Most indie developers might know Lucas Pope as the developers of the critically acclaimed Papers, Please. Thanks to its simple, yet thoughtful mechanics, Papers, Please helped to shape an entirely new genre of video games. And it even inspired a short film with the same name.
Despite its success, one of the most recurring criticisms the game has faced is related to the apparent simplicity of its execution. With Return of the Obra Dinn, Lucas Pope clears any doubt with a game that, by itself, is nothing less than an achievement in technical excellence.
It is no mystery that Fortnite has now become one of the most successful computer games of all time. While many see it as a case study for excellence in marketing and game design, the game itself features some very interesting shader effects.
From a Technical Artist perspective, the most striking effect featured in Fortnite is the self-building effect. When an object is being constructed, its individual pieces appear one by one out of thin air, and fly into position. The same effect is somehow played, in reverse, when an object is damaged, by showing those very pieces flying away and disappearing (above).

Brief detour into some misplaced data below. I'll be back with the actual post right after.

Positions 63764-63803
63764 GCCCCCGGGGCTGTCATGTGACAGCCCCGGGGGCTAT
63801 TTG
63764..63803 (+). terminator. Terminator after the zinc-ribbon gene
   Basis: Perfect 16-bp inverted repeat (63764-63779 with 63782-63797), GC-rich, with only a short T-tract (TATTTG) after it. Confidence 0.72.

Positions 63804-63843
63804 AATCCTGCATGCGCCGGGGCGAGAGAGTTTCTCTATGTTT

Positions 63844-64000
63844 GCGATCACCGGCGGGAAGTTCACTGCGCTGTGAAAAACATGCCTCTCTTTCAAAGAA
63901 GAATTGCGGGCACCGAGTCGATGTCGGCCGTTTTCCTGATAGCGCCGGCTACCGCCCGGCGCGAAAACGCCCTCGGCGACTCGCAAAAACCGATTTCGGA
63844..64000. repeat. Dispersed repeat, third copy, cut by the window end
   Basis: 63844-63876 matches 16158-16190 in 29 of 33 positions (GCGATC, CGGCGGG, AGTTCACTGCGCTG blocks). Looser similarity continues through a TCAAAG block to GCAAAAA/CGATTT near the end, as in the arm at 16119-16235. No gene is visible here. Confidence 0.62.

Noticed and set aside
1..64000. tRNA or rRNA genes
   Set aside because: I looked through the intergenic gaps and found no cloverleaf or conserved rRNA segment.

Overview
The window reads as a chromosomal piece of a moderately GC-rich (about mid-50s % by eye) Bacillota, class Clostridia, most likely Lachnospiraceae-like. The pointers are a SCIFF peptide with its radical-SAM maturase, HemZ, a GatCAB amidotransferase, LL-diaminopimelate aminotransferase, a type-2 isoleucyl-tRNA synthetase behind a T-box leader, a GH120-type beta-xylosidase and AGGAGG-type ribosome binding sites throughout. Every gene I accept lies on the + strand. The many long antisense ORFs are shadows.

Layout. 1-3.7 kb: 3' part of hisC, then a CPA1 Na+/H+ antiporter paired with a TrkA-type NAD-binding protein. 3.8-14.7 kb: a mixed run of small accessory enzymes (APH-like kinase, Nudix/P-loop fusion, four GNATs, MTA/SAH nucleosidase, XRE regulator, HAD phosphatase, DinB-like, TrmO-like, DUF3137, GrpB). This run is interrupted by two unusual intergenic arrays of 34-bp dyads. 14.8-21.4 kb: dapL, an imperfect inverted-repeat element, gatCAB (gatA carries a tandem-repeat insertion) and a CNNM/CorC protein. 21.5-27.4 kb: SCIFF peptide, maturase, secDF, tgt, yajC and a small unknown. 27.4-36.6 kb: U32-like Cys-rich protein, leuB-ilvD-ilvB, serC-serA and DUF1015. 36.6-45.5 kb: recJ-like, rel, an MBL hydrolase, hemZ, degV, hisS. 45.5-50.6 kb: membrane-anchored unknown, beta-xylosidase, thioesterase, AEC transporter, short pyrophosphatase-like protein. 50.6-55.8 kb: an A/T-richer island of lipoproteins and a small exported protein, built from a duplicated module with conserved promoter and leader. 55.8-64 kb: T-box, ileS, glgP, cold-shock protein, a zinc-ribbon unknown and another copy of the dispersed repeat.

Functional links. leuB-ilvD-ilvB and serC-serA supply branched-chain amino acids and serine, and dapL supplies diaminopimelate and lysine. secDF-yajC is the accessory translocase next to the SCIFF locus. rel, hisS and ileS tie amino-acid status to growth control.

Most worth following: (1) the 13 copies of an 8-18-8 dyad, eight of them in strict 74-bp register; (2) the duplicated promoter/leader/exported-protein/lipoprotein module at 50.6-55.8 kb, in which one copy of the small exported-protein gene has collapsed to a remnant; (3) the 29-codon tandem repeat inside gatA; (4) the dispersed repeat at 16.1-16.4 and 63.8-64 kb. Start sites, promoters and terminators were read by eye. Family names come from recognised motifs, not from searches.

If you have been on Twitter this past week, you might have seen videos of the new Spider-Man, developed by Insomniac Games. The game has been praised for its stunning visuals and exceptional attention to detail. One effect, in particular, has captured the players’ attention. It appears that you can see inside every single window of every building. But at a closer look, something does not look right. What’s going on?
— chris person (@Papapishu) September 8, 2018